James G. Blaine
James Gillespie Blaine (January 31, 1830 – January 27, 1893) was an American Republican politician who served as United States Representative, Speaker of the United States House of Representatives, U.S. Senator from Maine, and twice as Secretary of State. He was nominated for President in 1884, but was narrowly defeated by Democrat Grover Cleveland. Blaine was one of the late 19th century's leading Republicans and champion of the moderate reformist faction of the party known as the "Half-Breeds".
Blaine was born in western Pennsylvania and moved to Maine where he became a newspaper editor. Nicknamed "the Magnetic Man," he was a charismatic speaker in an era that prized oratory. He began his political career as an early supporter of Abraham Lincoln and the Union war effort in the American Civil War. In Reconstruction, Blaine was a supporter of black suffrage, but opposed some of the more coercive measures of the Radical Republicans. Initially a protectionist, he later worked for a reduction in the tariff and an expansion of American trade with foreign countries. Railroad promotion and construction were important issues in his time, and as a result of his interest and support Blaine was widely suspected of corruption in the awarding of railroad charters; these allegations plagued his 1884 presidential candidacy.
As Secretary of State, Blaine was a transitional figure, marking the end of an isolationist era in foreign policy and foreshadowing the rise of the American century that would begin with the Spanish-American War. His efforts at expanding the United States' trade and influence began the shift to a more active American foreign policy. Blaine was a pioneer of tariff reciprocity and urged greater involvement in Latin American affairs. An expansionist, Blaine's policies would lead in less than a decade to the establishment of the United States' acquisition of Pacific colonies and dominance of the Caribbean.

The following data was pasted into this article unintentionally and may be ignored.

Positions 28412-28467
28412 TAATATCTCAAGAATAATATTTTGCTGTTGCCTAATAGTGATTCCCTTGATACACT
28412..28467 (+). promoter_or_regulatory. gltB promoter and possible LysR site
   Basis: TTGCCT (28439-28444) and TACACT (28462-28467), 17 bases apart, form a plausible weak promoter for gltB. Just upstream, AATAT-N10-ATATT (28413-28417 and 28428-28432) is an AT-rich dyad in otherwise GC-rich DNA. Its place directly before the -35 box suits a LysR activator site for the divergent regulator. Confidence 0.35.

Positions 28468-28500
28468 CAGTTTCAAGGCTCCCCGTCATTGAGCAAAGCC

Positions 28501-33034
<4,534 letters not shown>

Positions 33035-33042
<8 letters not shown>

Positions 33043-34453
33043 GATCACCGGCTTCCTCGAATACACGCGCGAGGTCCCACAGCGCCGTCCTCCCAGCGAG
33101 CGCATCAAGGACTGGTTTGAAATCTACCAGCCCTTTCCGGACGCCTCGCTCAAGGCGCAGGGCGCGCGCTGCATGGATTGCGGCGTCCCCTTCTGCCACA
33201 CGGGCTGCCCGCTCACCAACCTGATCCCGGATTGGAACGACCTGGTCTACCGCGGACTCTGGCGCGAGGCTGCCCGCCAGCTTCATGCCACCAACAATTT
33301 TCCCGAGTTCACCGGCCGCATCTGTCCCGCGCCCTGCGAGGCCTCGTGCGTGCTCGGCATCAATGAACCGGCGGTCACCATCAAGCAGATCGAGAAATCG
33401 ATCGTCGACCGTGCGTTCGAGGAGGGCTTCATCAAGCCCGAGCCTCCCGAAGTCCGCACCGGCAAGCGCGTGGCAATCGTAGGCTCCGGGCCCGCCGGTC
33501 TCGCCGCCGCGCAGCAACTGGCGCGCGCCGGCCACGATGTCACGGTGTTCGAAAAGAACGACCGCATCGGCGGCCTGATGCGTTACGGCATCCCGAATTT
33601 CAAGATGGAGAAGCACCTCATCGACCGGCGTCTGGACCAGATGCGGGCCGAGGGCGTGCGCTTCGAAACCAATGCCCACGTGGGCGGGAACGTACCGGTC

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“[James G. Blaines] devotion to the public interests, his marked ability, and his exalted patriotism have won for him the gratitude and affection of his countrymen and the admiration of the world. In the varied pursuits of legislation, diplomacy, and literature his genius has added new luster to American citizenship.”
—Benjamin Harrison (18331901)
“Louis, I think this is the beginning of a beautiful friendship.”
—Julius J. Epstein, screenwriter, Philip Epstein, screenwriter, Howard Koch, screenwriter, and Michael Curtiz. Rick Blaine (Humphrey Bogart)
“When the Revolutionaries ran short of gun wadding the Rev. James Caldwell ... broke open the church doors and seized an armful of Watts hymnbooks. The preacher threw them to the soldiers and shouted, Give em Watts, boysgive em Watts!”
—For the State of New Jersey, U.S. public relief program (1935-1943)